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From an article in Foreign Policy:

The Soviet Union is no more, but the entity created specifically to counter its military might thrives, as has the Pentagon's budget, which increased relentlessly until 2011, topping $700 billion.

I wonder if the use of 'as has' here is grammatical. Shouldn't it be 'as does', that is, 'as the Pentagon's budget does thrive':

The Soviet Union is no more, but the entity created specifically to counter its military might thrives, as does the Pentagon's budget, which increased relentlessly until 2011, topping $700 billion.

After all, the verb phrase used for comparison contains the verb 'thrives', not 'has been thriving'.

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    as has (thrived) It is the present perfect. I don't see any need to change it to the present.
    – JayHook
    Mar 18 '14 at 13:26
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These are two sentences combined into one:

The Soviet Union is no more, but the entity created specifically to counter its military might thrives.

This is talking about the present. Said "entity created specifically to counter its military might" is still thriving at that point.

The Pentagon's budget increased relentlessly until 2011, topping $700 billion.

This talks about the past. The Pentagon's budget increased before this point. It does not, however, tell us if the Pentagon's budget is still thriving, so we can't use the present form "does" here. We could use "did":

The Soviet Union is no more, but the entity created specifically to counter its military might thrives.

As did the Pentagon's budget, which increased relentlessly until 2011, topping $700 billion.

The "As" here simply refers back to "thrives" and indicates, as above, that "the Pentagon's budget" thrived just like "the entity created …".

The Soviet Union is no more, but the entity created specifically to counter its military might thrives as did the Pentagon's budget, which increased relentlessly until 2011, topping $700 billion.

The choice between "has" and "did" here is mostly at the author's discretion. Personally, I would pick "has" instead of "did" because "did" implies the budget increased completely on its own, but as I said, both would be grammatically correct.

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    @CopperKettle That would be grammatically correct, but its meaning is different. It would imply that the Pentagon's budget still thrives - that is not given in the original quote. The original quote only refers to the past development of the Pentagon's budget, not the present.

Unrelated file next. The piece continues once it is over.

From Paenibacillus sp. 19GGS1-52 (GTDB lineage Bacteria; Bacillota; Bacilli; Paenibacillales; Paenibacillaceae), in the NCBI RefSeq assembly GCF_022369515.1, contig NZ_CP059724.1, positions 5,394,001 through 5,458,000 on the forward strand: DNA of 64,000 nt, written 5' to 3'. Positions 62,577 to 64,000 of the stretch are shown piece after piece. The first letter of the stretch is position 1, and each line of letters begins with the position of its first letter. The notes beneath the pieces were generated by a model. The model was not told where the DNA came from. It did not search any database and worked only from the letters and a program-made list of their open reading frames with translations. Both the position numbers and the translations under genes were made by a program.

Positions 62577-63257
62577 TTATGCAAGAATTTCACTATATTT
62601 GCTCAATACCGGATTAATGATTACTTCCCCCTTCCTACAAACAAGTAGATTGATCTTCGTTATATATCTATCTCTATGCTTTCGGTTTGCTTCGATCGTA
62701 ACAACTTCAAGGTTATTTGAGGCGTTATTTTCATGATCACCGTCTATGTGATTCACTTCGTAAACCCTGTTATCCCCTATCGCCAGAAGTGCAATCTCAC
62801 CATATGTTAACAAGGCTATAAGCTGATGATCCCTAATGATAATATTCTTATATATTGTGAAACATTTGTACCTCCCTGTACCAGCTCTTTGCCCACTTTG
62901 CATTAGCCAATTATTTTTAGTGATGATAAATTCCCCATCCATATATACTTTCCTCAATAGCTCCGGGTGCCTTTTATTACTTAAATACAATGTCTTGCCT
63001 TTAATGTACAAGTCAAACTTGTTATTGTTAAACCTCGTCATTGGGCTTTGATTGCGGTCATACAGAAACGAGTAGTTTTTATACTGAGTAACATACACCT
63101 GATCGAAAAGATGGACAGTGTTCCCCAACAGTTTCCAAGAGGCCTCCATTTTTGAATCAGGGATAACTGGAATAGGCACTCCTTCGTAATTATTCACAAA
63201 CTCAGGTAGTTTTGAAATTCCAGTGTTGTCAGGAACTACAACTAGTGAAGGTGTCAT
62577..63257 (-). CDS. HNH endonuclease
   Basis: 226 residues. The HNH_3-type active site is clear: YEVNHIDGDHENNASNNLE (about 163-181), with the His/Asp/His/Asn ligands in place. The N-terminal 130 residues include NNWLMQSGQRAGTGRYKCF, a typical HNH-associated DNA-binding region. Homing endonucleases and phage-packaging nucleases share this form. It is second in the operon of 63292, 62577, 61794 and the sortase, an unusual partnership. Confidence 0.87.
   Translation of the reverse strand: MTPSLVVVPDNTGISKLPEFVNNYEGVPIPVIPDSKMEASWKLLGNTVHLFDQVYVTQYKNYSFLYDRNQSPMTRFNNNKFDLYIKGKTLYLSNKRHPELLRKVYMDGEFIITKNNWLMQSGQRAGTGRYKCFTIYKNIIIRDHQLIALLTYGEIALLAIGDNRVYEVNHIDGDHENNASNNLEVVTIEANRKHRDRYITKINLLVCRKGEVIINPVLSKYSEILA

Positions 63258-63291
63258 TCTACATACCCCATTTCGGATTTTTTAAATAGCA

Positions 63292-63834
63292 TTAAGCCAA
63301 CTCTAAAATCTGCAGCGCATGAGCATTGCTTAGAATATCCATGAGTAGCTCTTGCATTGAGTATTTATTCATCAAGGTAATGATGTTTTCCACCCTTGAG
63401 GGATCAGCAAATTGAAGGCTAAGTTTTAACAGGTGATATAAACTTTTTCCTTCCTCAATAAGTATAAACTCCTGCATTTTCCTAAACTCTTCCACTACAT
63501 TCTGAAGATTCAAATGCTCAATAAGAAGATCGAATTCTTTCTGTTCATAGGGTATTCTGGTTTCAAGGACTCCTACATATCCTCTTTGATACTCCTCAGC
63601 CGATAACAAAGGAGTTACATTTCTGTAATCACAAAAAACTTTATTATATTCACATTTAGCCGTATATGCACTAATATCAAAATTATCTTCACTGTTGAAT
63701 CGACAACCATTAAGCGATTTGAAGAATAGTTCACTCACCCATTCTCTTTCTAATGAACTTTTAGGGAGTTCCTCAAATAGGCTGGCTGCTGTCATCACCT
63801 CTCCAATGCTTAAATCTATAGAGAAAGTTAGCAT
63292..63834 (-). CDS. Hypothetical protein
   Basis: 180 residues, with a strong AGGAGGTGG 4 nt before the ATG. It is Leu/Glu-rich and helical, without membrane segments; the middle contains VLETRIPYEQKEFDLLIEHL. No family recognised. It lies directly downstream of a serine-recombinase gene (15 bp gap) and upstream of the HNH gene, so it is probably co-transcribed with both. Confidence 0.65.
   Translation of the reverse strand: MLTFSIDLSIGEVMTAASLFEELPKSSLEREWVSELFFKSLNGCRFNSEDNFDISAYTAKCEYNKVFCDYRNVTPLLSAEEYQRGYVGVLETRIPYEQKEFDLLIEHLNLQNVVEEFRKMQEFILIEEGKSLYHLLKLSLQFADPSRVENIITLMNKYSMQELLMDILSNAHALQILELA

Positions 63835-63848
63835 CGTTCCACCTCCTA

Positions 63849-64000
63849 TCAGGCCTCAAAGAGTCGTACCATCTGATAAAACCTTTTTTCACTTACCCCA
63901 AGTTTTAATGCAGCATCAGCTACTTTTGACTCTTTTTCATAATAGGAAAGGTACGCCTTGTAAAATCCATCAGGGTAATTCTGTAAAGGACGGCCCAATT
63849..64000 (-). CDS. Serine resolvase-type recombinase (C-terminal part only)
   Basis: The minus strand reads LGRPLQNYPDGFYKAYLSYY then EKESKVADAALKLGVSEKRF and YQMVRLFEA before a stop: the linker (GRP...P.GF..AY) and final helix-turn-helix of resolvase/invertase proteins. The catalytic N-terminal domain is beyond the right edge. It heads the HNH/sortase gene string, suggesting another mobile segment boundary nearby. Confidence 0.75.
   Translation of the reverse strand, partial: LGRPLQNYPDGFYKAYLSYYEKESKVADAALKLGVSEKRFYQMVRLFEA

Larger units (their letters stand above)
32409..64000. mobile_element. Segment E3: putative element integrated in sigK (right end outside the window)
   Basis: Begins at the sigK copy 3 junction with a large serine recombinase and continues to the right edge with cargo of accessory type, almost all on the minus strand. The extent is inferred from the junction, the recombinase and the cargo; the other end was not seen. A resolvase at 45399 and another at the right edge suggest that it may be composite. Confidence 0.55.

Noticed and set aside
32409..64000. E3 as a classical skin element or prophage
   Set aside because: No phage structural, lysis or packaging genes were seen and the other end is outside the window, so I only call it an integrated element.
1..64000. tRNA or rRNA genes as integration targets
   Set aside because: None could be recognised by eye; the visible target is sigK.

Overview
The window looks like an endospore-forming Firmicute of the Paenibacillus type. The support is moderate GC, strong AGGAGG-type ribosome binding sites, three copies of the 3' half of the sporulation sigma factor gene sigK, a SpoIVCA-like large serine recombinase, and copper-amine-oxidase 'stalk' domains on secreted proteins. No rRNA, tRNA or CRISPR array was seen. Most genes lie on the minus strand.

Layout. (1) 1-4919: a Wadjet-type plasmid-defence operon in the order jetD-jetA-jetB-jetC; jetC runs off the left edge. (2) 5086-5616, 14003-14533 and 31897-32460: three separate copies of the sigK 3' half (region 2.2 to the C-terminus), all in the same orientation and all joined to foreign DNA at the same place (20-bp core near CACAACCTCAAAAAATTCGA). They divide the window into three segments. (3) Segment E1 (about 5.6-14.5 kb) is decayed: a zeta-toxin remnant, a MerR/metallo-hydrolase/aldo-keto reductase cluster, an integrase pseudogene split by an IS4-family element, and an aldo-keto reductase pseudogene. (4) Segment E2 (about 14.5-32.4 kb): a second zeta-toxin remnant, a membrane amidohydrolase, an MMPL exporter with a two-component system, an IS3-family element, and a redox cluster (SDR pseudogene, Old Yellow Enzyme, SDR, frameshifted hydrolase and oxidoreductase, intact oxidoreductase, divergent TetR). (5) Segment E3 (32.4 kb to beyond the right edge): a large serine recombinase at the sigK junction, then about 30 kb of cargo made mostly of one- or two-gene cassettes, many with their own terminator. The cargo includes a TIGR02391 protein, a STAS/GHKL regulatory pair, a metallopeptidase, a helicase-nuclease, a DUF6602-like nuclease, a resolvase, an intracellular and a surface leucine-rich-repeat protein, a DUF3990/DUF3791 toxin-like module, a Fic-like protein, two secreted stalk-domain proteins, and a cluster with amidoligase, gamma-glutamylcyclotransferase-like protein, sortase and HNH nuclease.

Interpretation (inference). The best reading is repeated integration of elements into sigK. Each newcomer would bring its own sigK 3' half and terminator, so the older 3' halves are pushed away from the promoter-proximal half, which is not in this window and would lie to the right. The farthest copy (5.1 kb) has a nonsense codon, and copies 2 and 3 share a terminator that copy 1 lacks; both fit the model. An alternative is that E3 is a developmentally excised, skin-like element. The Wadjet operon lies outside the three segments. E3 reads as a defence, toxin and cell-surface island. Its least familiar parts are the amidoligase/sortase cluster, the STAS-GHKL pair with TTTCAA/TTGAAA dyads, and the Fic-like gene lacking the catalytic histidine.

– user98085
    Mar 18 '14 at 13:34
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    @CopperKettle: no, it relates to thrives. See my answer below. Also, I'm not quite comfortable with your reconstruction of the sentence. "I have walked my dog every day until I broke my leg" is incorrect, for example; it should be "I walked my dog every day until..." The reason is that "have walked" means that the walking is true from some point in the past up to now. "I have walked my dog every day since he was a puppy" is correct, for example. I put a fuller explanation below that might help clarify the tense usage in your original sentence a bit.
    – BobRodes
    Mar 18 '14 at 13:49
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    LOL Yes, that is frustrating sometimes.
    – BobRodes
    Mar 18 '14 at 13:59
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    @FEichinger My opinion is that "as has the Pentagon's budget" is saying precisely that the budget still thrives. The "which" clause is attempting to back up the assertion. One could respond to this sentence by saying that the fact that the budget was increasing as of 2011 doesn't fully back up the assertion that it is thriving now. I submit that "the Pentagon's budget has thrived" makes that assertion unequivocally.
    – BobRodes
    Mar 18 '14 at 13:59
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    @BobRodes That might be the intention of the sentence, but it's certainly not what it actually says. That might be a mistake slipped in editing, but as it is written it does not convey that meaning.
    – user98085
    Mar 18 '14 at 14:02
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Another look that could be helpful is this:

The entity created specifically to counter its military might thrives.
The Pentagon's budget has also thrived.
It increased relentlessly until 2011, topping $700 billion.

The third sentence is intended to back up the second (it doesn't fully, because it doesn't say that the budget thrived after 2011). As you can see, there is a different tense in each sentence, and each sentence makes sense by itself. Each sentence also expands on the previous one, so it makes sense to combine them. The "as has" and the "which" allow the writer to combine all the ideas into one sentence.

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